Its hard to believe so much time has passed since our last update! In good news, life is going well for Christi, Eric and Keith. Keith is thriving in every way, and while he is still all-consuming, he’s getting easier (and more fun!).
Unfortunately, this year, all three of our remaining parents have had issues arise, so in addition to caring for Keith, we’ve also had to spend a lot of time helping our parents. Christi’s dad had some medical issues that popped up early in the year — in the April 2013 post, we mentioned Christi had already gone to Las Vegas to see him five times, primarily to take him to various doctors. Fortunately, Christi’s dad is doing better now. Just as Christi’s dad started to improve, Eric’s dad — who has been ill for several years now — took a significant turn for the worse. Unfortunately, Eric’s dad has been steadily declining since then. Eric’s mom — who has health issues of her own — is having a hard time with the situation. We’ve decided that caring for children is much easier than caring for aging parents.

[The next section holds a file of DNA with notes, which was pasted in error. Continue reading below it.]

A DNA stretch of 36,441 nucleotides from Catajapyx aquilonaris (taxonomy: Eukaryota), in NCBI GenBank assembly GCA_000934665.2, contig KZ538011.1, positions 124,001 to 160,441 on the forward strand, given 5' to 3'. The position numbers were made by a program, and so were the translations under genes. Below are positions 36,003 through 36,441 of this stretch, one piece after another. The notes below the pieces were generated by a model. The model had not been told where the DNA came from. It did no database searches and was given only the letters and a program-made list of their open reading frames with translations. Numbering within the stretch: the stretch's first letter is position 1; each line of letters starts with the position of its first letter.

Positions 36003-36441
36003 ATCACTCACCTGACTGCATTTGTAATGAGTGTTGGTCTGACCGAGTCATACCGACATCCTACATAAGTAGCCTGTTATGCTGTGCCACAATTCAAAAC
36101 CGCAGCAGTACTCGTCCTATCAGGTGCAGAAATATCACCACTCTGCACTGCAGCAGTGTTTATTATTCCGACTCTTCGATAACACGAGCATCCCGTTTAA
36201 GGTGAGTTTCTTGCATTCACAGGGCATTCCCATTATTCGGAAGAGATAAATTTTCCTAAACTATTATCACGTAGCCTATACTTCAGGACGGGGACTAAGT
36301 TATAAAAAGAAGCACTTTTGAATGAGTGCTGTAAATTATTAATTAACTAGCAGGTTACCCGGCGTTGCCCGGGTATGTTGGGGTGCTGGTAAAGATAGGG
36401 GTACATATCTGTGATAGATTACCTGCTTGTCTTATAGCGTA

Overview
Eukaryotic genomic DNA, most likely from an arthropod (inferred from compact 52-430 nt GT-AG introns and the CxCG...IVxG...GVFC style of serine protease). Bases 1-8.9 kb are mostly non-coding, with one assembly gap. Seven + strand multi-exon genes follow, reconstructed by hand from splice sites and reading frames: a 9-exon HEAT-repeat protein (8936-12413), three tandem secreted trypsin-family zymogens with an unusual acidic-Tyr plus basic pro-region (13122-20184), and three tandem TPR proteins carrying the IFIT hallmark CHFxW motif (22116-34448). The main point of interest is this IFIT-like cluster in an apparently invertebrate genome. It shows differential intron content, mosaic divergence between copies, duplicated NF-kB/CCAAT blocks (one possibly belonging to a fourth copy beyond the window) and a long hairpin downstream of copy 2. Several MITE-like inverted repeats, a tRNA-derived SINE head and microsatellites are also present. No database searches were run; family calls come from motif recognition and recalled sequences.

Eric is still traveling a lot for work. At the end of June, he went to a conference in Paris. Christi and Keith tagged along. Paris with a baby is certainly a different experience than Paris as a romantic trip for a couple. Below are photos from Paris.
Keith has come so far since the last update! He is now 17 months old. He recently got four molars and is now up to eleven teeth. He’s always amazed us with his ability to consume food — he was eating burritos back when he only had six teeth, none of them molars! Now, that he has molars, he’s an eating machine!